In what is, remarkably, his Australian stage debut, Anthony LaPaglia is the most pitiable Willy Loman I’ve seen. He moves haltingly, heavily. He is gruff but brittle, his outbursts seeming to emerge less from fading bravado than sheer panic. In his infirmity and abjection, I was reminded more than once of Lear, surely one of Miller’s inspirations for the character and one that has drawn Armfield before, most notably in his controversial 2015 production of Shakespeare’s play for Sydney Theatre Company.
LaPaglia’s performance complicates the play’s usual characterisation – that it’s a tragedy grounded in the unrealisable promises of the American Dream – in its heavy implication of neurobiological malady, perhaps dementia. It’s an impression reinforced by LaPaglia’s tendency to mumble, a vestige perhaps of his frequent work for film and television that even a head mic can’t fully compensate for. Still, it’s a performance that bears comparison with the best of his screen oeuvre, and one that will no doubt remind some audiences of his Tony Award-winning interpretation of Eddie Carbone in another Miller classic, A View from the Bridge, in the late 1990s.
The large supporting cast is equally fine, especially a febrile Alison Whyte as Linda, Willy’s fiercely loyal wife, a haunted Josh Helman as Biff and Steve Bastoni as Charley, Willy’s jocular neighbour. Whyte effortlessly demonstrates that the play’s tragic arc extends beyond its protagonist, while Bastoni, despite his seeming unseriousness, convinced me this production potentially harbours more than one excellent Willy.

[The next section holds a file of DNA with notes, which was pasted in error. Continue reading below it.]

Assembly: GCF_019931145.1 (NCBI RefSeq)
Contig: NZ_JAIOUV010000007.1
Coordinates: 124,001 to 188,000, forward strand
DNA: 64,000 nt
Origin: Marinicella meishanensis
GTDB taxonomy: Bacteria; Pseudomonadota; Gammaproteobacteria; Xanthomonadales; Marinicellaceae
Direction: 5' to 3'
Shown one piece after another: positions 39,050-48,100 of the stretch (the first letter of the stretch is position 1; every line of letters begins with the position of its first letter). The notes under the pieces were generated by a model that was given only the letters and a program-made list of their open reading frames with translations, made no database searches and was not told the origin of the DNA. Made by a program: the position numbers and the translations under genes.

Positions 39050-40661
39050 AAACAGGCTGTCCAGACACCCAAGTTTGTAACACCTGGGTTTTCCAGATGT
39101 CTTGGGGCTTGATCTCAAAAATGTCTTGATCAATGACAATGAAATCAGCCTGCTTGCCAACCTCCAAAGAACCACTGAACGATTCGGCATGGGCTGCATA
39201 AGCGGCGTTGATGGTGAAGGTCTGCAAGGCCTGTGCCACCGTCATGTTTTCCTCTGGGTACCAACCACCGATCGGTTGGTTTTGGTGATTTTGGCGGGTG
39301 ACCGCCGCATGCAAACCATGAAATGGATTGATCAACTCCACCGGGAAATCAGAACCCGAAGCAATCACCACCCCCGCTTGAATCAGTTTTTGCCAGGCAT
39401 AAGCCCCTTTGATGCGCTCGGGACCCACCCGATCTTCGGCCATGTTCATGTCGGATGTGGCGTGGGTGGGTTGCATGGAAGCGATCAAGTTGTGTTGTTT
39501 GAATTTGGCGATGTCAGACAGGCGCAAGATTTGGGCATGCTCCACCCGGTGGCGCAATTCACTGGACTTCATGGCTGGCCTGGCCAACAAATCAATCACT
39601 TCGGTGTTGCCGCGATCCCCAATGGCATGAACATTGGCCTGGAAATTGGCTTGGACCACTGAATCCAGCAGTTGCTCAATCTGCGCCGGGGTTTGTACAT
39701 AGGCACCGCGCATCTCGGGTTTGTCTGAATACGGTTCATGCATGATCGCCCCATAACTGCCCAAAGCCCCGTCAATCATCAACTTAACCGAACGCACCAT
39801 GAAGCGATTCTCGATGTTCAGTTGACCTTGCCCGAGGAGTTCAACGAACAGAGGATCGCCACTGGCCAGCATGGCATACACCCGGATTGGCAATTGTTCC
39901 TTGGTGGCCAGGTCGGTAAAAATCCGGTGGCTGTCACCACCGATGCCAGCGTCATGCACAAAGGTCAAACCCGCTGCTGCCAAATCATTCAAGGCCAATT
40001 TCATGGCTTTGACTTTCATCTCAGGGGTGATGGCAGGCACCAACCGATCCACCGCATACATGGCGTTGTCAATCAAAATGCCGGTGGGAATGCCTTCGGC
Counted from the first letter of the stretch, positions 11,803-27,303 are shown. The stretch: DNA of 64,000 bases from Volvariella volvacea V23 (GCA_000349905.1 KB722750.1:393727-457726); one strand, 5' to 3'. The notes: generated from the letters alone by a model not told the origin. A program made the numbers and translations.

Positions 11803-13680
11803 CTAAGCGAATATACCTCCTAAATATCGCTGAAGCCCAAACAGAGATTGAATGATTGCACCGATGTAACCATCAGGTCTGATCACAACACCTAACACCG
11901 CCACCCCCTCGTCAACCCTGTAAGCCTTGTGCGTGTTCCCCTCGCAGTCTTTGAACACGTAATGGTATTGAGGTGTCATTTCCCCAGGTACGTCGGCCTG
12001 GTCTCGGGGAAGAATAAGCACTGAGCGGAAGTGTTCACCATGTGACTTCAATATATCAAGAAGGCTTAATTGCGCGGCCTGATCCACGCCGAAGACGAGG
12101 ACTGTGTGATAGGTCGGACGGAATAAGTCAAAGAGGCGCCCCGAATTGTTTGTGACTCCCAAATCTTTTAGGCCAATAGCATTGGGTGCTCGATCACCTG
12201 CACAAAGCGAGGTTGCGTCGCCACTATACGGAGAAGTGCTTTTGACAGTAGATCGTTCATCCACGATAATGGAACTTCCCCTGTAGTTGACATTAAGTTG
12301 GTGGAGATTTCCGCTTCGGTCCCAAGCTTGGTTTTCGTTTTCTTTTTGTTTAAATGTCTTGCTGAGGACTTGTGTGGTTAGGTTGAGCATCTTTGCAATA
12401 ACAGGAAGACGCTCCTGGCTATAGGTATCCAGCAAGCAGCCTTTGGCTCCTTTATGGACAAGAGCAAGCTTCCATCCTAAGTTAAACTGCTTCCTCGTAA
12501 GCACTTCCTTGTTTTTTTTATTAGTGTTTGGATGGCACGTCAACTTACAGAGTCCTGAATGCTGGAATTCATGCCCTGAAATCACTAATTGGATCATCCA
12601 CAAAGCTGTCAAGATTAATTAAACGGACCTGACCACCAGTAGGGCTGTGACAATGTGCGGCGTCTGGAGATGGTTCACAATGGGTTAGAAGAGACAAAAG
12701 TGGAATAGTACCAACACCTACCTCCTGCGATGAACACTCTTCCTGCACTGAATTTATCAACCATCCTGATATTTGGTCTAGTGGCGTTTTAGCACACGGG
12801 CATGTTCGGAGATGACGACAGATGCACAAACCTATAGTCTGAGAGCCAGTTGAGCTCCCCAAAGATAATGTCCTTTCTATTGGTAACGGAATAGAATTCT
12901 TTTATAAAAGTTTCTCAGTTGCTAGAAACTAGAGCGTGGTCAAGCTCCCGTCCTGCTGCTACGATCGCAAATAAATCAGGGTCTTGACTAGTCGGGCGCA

When so much contemporary drama has become elliptical and detached, it’s bracing to be confronted with theatre as direct and impassioned as Miller’s. Heading back out into the night after bearing witness to Willy’s undoing, that sign still brightly illuminated as I passed back under it on the way to my car, I wasn’t thinking about the play so much as feeling a mixture of pity for its protagonist and the curious uplift that follows the powerful emotional release of well-executed tragedy. Canonicity feels like a mug’s game when theatre is as viscerally alive and enlivening as this.
Death of a Salesman is playing at Her Majesty’s Theatre, Melbourne, until October 15.
This article was first published in the print edition of The Saturday Paper on September 16, 2023 as "The American delusion".